Md Hasan Ali set up a solar panel with 150 watt capacity on the roof of his home at village Shamergaon in Senbagh of Noakhali in 2021 to get relief from the severe power crisis there.
The small solar panel provides him electricity for at least six to seven hours and Hasan Ali is happy for at least the studies of his children are continuing uninterrupted.
Seeing him, the three brothers of Hasan Ali also set up solar panels in their homes.
Hasan Ali said two years ago, nobody in his village used solar panels but now more than a dozen of families are using solar panels there.
Like them, a good number of people across Senbagh are setting up solar panels to cope with the power shortage.
Zero-maintenance cost, renewable energy source, saving money on utility bills and as an alternative solution during acute load shedding, solar home systems are becoming popular across the country, said the service providers.
Bangladesh is now one of the largest users of solar home systems in the world. According to the Sustainable And Renewable Energy Development Authority (SREDA), more than 6 million solar home systems have been installed under IDCOL program in the off-grid rural areas of Bangladesh and about 13 million beneficiaries are getting solar electricity.
The agency said the average year to year of solar panel installation is 58 per cent more than 65,000 solar home systems are now being installed every month.
The agency said solar panels replaced 180,000 tonnes of kerosene having an estimated value of $225 million per year.
Once solar panels were popular in areas where no power grid was available but now solar home systems are becoming popular even in urban areas as an alternative measure during power cuts, said Zahidul Alam, proprietor of Engreen Engineering Limited.
Md Jahid Hossain, manager of Japan Solar and Electronic, said it is very positive for their business as people are showing their interest in solar panels for their domestic use.
Solar panels with 150-watt capacity are the highest-selling model for homes with batteries being charged by the solar inverters, he added.
Md Alamgir Hossain, Manager of the Ifad Solar Panel, said earlier they used to sell most of their solar panels to government projects and now their products are becoming popular in rural areas for use at home and also running irrigation pumps.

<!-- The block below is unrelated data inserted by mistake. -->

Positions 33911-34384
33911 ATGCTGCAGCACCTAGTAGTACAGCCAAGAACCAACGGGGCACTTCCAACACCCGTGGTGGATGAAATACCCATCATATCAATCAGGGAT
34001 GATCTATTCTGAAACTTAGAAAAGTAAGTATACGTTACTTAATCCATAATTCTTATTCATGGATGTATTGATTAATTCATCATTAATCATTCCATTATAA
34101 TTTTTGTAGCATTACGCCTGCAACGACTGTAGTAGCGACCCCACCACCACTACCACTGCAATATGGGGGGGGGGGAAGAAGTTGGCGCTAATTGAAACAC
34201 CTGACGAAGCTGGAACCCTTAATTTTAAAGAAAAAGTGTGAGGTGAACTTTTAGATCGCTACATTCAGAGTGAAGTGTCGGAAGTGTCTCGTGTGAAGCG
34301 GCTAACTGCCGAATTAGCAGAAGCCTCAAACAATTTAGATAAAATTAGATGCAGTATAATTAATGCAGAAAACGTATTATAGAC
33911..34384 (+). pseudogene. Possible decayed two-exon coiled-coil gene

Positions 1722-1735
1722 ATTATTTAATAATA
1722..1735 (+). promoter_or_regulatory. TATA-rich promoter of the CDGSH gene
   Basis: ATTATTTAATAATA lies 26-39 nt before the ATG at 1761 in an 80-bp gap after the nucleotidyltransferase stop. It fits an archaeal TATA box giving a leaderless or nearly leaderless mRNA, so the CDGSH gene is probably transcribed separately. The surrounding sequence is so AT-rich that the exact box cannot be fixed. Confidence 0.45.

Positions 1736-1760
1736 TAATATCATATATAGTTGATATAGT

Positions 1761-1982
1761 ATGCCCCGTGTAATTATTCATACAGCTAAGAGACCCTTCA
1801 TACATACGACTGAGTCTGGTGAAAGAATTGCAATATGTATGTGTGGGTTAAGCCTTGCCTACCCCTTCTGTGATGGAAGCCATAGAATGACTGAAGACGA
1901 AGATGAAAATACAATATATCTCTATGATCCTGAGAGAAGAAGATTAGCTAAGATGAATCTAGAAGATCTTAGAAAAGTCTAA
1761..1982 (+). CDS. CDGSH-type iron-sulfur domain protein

Md Nurul Akter, CEO and director of Energypac Electronics Ltd, said the use of rooftop solar panels can come up as a solution to the power crisis as the additional electricity produced by the panels can be supplied to the national grid.
He also thinks solar panels are much better for irrigation and industrial use rather than using those for only meeting homestead power demands.
Dipal Chandra Barua, president of Bangladesh Solar and Renewable Energy Association, said although Bangladesh achieved 100 per cent electricity coverage, the rural areas are suffering too much from load shedding. “That is why people are now encouraged to set up solar panels. Once people used to solar panels having no connection to the national grid but now people are using solar panels as an alternative source of electricity,” he added.
Future of the solar panel
Dipal Chandra Barua said investment in solar energy will meet Bangladesh’s power generation targets, reduce the volume of electricity import, and environmental protection by reducing carbon emissions while having no detrimental influence on the country’s development activities.
According to the Power System Master Plan-2016, the government aims to achieve 40,000MW power generation capacity by 2030. There are also plans to import electricity from neighbouring India, Bhutan and Nepal at affordable prices.
However, Bangladesh Power Development Board is currently importing 1,160MW of electricity from India which is 9 per cent of the country’s total capacity.
The expenditure for importing Indian electricity was Tk 4,712 crore in FY21, shows the BPDB annual.
Problems faced by the stakeholders
The government has imposed a 1 per cent import duty on solar panels, the main component of a solar home system, in the 2022-23 fiscal year whereas the sector enjoyed zero duty in the past. They said the duty made the solar home systems pricier.
When most governments across the globe are encouraging clean energy, imposing such a duty is not expected from the Bangladesh government, they said.